OUR COMMITMENT TO DIVERSITY AND INCLUSION
Diversity and Inclusion in MELC
The Department of MELC has a passionate commitment to diversity and inclusiveness. Our faculty represent a diverse group of people concerned with languages, texts, literary and material cultures that, while not historically underrepresented in the same way as other minority cultures with a closer relationship to American history and culture (Native American and African-American, especially) have nonetheless been othered and undervalued. Among social, religious, and political groups that have been othered in the modern world, groups from the Middle East surely hold a significant place. The othering of Middle Eastern peoples has many manifestations, both in the past and today, no less so in the American Academy in terms of the marginal place fields like Assyriology, Egyptology, Semitics, and Islamicate Studies have traditionally had and still have.
With the exception of the study of the Bible, Middle Eastern fields have held a kind of niche position, one that is not central to the mission of the American Academy but a luxury only found at major universities. We in NES subscribe neither to the “universality” of Western culture and thought nor the centrality of its perspective. Western civilization with its literary, scientific, and historical cultures, from our perspective, represents a particular viewpoint that must be set against other viewpoints from de-centered places, such as the ancient and modern Middle East.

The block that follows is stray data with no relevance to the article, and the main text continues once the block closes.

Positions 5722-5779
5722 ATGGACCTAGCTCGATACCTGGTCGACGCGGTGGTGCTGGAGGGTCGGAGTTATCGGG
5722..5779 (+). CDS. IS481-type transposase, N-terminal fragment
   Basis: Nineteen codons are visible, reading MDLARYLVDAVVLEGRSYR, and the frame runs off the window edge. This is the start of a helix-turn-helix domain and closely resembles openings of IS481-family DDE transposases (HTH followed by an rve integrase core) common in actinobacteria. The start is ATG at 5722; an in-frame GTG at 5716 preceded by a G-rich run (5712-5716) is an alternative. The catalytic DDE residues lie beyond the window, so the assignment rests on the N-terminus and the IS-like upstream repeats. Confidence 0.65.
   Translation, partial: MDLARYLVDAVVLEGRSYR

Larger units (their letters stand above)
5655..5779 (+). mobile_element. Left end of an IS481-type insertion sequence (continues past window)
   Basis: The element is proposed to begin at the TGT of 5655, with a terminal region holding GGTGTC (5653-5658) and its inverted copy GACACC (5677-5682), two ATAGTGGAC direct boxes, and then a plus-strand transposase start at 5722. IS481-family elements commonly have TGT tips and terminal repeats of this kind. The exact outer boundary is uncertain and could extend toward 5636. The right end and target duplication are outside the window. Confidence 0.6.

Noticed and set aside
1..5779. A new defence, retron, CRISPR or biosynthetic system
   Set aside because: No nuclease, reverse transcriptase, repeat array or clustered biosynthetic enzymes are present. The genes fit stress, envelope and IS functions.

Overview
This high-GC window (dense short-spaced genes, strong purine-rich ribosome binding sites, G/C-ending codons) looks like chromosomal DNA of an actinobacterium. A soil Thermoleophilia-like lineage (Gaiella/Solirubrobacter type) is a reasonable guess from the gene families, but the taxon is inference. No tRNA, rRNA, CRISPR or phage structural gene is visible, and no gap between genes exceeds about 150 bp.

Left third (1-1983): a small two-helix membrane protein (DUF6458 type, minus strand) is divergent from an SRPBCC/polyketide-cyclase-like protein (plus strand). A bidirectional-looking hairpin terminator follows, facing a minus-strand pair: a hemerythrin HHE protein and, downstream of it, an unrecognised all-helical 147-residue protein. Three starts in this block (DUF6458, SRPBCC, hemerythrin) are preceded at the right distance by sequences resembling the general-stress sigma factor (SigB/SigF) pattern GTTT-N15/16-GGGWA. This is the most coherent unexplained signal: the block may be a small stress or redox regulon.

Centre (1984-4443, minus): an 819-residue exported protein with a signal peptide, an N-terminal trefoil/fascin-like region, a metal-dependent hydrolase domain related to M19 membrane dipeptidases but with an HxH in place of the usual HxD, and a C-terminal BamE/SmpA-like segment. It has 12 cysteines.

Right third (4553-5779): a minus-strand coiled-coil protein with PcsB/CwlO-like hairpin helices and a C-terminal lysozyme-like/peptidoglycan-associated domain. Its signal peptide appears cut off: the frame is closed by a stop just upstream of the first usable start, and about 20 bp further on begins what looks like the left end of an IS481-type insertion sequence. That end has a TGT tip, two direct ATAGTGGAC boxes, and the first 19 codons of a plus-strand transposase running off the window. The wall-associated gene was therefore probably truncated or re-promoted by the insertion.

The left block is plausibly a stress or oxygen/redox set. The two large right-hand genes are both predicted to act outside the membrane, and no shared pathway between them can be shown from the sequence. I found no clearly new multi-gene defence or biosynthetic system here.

The research and teaching in NES directly expresses our commitment to the idea that the region holds great significance for American students and the American Academy. Our students need to have available places where they can go to study the unfolding of the histories of othered and underrepresented groups, to learn their languages and their relationships to the mainstream, and the subtle and pervasive developments of prejudice and lack of freedom. These themes are manifest in the literature and poetry of the modern Middle East and the formation of ancient fault lines between populations are already visible in Middle Eastern antiquity. We are proud that Berkeley Humanities reflects the principle that all othered groups are fully deserving of the attention traditionally paid to the West. We maintain that the NES Department well reflects Berkeley’s commitment to Diversity, Inclusion, and Representation of minority other cultures.